Monday, December 12, 2016

Fifty Million Tons

Fifty million tons of warm tropical sea water would make a spectacular gift, especially if it included sea life.  That's the gift the Kuroshio current gives Japan.  Every second.

Fifty million tons of warm water arrive every second in the seas surrounding Japan, bringing warmth and rain and fertile grounds for sea life.  The current makes the region viable for agriculture and limits the severity of winters, much like the Gulf Stream that provides warmth to the eastern U.S and to the U.K.

Did you know such currents are tied to climate?  And they vary from year to year. Imagine the complex physics of such a machine. Equatorial warmth, rising and expanding water, deeper waters drawn upward, planetary rotation distributing the upwelling, flow toward cooler climes where, as temperature falls, increasing density causes descent to the depths, and the cycle repeats.  El Niño and La Niña are complex weather patterns resulting from variations in ocean temperatures in the Equatorial Pacific.  They affect continental weather patterns and the deep ocean current cycles as well.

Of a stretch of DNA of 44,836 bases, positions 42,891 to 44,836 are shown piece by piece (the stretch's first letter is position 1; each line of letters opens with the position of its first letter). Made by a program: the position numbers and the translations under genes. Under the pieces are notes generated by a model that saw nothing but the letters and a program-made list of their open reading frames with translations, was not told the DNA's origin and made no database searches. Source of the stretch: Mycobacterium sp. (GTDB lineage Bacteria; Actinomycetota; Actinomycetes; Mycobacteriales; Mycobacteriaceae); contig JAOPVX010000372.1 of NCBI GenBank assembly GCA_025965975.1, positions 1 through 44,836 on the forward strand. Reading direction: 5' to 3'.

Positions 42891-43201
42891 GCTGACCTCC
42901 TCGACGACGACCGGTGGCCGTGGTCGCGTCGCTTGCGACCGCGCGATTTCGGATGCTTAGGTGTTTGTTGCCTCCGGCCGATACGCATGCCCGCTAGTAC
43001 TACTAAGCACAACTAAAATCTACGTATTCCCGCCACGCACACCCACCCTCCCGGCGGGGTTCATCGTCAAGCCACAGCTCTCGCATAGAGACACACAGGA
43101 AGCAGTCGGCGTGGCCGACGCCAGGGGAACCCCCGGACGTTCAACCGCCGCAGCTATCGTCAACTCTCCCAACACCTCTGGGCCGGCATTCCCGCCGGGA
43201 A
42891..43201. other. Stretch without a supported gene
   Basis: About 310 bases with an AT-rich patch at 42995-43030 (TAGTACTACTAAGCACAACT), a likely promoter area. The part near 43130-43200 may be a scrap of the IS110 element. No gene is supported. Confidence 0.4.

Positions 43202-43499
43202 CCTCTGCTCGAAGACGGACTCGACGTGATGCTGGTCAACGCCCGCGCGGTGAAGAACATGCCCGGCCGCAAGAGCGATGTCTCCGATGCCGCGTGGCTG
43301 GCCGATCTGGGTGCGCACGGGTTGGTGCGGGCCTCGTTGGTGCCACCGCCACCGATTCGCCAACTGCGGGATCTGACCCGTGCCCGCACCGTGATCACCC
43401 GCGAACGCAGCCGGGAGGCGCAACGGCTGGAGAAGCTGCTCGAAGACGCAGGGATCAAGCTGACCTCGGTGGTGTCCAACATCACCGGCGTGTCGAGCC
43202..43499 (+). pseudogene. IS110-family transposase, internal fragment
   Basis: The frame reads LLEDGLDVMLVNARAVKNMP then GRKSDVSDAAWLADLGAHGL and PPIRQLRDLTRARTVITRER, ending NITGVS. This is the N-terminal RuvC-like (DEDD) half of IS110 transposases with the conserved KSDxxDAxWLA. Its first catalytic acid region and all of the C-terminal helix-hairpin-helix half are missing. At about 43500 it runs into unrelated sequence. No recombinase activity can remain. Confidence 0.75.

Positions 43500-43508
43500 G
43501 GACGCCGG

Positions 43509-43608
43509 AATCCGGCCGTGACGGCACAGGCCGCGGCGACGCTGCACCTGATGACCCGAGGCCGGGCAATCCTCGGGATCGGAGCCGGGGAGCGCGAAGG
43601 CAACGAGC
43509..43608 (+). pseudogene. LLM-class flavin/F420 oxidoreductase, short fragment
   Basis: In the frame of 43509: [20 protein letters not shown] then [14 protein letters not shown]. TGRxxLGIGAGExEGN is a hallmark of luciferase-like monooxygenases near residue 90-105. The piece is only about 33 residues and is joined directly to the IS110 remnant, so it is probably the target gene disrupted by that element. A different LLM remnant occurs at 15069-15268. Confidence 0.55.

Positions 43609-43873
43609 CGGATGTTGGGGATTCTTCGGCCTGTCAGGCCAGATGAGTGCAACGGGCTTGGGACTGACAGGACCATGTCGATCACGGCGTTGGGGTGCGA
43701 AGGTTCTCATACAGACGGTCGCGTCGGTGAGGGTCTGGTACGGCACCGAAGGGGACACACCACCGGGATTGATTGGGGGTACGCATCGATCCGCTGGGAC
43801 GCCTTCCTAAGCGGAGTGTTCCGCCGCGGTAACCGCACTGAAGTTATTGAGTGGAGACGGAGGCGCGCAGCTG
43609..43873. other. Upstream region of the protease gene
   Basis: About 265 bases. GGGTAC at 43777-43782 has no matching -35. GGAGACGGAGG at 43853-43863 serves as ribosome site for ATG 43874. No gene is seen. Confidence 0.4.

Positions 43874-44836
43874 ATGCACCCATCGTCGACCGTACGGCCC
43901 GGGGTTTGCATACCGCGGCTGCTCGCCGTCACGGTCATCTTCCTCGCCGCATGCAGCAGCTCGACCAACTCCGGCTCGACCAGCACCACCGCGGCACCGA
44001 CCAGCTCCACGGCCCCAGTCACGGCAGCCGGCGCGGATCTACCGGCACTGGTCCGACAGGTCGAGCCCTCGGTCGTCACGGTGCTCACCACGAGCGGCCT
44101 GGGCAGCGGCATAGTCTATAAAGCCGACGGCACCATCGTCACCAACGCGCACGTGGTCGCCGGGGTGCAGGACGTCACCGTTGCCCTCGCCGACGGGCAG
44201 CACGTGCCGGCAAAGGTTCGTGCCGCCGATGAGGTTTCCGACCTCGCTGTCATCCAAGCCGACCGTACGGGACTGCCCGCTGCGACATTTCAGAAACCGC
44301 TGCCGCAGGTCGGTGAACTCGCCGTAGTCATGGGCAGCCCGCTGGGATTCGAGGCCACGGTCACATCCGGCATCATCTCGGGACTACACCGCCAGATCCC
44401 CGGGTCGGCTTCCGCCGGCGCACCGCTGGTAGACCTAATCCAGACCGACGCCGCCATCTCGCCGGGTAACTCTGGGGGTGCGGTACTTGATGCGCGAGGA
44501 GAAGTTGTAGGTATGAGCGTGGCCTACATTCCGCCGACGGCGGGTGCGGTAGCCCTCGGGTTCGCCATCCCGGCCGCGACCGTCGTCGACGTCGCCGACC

Dead coral reef, bleached by increasing ocean acidity and warming waters.

Sea life and biomass go with the flow, great quantities of gases are absorbed and processed, and the chemistry of the sea water fluctuates over the millennia.

Recent changes in atmospheric carbon dioxide are contributing to the ocean's dramatic acidification.  A third or so of our fossil fuel CO2 emissions are absorbed by the oceans; that's around 10 billion tons per year added to the ocean chemistry.  The changing aquatic environment is killing the coral reefs, and not slowly. The current rate of change is now 100 times faster than any changes in ocean acidity in the last 20 million years, raising questions of whether all marine life can adapt to the changes.  The scope of impact is under continuing study.

The severity of the issue has prompted suggestions of deliberate climate engineering as a mitigation.  What machine might we engineer that could process 50 million tons of water per second and deal with 10,000 million tons of CO2 each year?  Curious?  Take a look for yourself.

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